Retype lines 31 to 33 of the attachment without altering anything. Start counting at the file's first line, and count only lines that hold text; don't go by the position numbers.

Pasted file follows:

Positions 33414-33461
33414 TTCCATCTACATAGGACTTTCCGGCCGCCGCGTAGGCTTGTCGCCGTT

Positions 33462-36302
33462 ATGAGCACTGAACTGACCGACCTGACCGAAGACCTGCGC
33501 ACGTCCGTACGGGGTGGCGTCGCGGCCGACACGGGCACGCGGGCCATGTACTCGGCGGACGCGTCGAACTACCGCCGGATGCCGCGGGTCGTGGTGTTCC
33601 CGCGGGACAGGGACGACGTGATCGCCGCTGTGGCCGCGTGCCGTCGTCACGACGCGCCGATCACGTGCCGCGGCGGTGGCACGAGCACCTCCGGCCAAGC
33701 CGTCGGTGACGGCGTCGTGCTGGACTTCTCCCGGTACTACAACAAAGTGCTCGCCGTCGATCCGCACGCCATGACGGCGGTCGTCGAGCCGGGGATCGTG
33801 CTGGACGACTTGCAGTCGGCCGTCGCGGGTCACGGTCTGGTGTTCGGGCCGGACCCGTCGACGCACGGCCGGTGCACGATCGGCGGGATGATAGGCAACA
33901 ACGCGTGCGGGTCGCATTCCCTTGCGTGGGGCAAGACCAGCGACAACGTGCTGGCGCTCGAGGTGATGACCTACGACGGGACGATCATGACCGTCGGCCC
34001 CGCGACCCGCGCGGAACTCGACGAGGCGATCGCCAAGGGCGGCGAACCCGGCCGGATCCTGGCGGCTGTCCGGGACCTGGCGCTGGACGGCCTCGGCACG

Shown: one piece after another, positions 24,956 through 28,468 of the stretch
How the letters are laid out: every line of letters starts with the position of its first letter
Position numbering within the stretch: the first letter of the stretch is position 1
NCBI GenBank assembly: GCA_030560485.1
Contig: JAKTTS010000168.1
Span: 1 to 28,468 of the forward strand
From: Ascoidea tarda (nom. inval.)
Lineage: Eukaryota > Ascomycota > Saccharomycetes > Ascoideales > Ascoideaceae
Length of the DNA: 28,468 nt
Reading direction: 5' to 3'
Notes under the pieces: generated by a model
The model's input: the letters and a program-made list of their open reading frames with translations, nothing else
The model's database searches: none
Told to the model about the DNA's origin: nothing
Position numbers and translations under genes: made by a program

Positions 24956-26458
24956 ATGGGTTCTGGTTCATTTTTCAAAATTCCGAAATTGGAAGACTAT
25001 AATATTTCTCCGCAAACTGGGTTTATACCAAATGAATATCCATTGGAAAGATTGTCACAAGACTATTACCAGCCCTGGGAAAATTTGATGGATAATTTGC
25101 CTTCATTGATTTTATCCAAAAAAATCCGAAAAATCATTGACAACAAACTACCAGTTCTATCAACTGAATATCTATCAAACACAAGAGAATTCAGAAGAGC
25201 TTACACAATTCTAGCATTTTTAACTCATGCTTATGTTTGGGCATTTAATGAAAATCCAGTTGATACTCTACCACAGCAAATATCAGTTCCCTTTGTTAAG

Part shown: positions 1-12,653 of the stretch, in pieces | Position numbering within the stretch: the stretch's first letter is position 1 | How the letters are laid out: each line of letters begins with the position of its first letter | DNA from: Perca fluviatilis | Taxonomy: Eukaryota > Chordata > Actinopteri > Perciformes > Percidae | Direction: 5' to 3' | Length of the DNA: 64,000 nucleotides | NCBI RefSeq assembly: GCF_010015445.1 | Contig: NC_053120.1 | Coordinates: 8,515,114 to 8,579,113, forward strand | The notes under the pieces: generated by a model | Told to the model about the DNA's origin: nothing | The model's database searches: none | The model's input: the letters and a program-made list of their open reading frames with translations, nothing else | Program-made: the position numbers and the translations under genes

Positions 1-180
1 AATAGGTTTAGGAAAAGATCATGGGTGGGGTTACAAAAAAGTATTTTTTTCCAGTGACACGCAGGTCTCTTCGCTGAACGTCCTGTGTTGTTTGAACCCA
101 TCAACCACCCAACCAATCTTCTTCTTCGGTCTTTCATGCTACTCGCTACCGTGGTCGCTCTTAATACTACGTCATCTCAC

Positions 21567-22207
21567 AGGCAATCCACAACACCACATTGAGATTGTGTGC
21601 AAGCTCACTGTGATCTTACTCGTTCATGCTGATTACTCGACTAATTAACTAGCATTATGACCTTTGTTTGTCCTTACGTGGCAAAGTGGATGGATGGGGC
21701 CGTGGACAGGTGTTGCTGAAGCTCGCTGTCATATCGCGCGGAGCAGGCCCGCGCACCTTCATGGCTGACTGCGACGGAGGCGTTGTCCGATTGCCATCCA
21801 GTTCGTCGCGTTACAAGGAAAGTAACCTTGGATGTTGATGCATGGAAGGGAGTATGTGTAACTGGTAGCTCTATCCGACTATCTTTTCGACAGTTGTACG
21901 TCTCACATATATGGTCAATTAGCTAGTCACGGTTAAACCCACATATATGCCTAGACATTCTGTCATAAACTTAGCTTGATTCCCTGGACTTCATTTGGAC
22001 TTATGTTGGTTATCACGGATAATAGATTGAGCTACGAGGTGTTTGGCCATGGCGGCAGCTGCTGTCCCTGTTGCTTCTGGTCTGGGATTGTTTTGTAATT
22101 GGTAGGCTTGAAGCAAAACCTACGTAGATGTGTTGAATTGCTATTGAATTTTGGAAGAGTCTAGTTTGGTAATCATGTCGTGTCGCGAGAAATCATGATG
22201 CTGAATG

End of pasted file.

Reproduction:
Part shown: positions 1-12,653 of the stretch, in pieces | Position numbering within the stretch: the stretch's first letter is position 1 | How the letters are laid out: each line of letters begins with the position of its first letter | DNA from: Perca fluviatilis | Taxonomy: Eukaryota > Chordata > Actinopteri > Perciformes > Percidae | Direction: 5' to 3' | Length of the DNA: 64,000 nucleotides | NCBI RefSeq assembly: GCF_010015445.1 | Contig: NC_053120.1 | Coordinates: 8,515,114 to 8,579,113, forward strand | The notes under the pieces: generated by a model | Told to the model about the DNA's origin: nothing | The model's database searches: none | The model's input: the letters and a program-made list of their open reading frames with translations, nothing else | Program-made: the position numbers and the translations under genes

Positions 1-180
1 AATAGGTTTAGGAAAAGATCATGGGTGGGGTTACAAAAAAGTATTTTTTTCCAGTGACACGCAGGTCTCTTCGCTGAACGTCCTGTGTTGTTTGAACCCA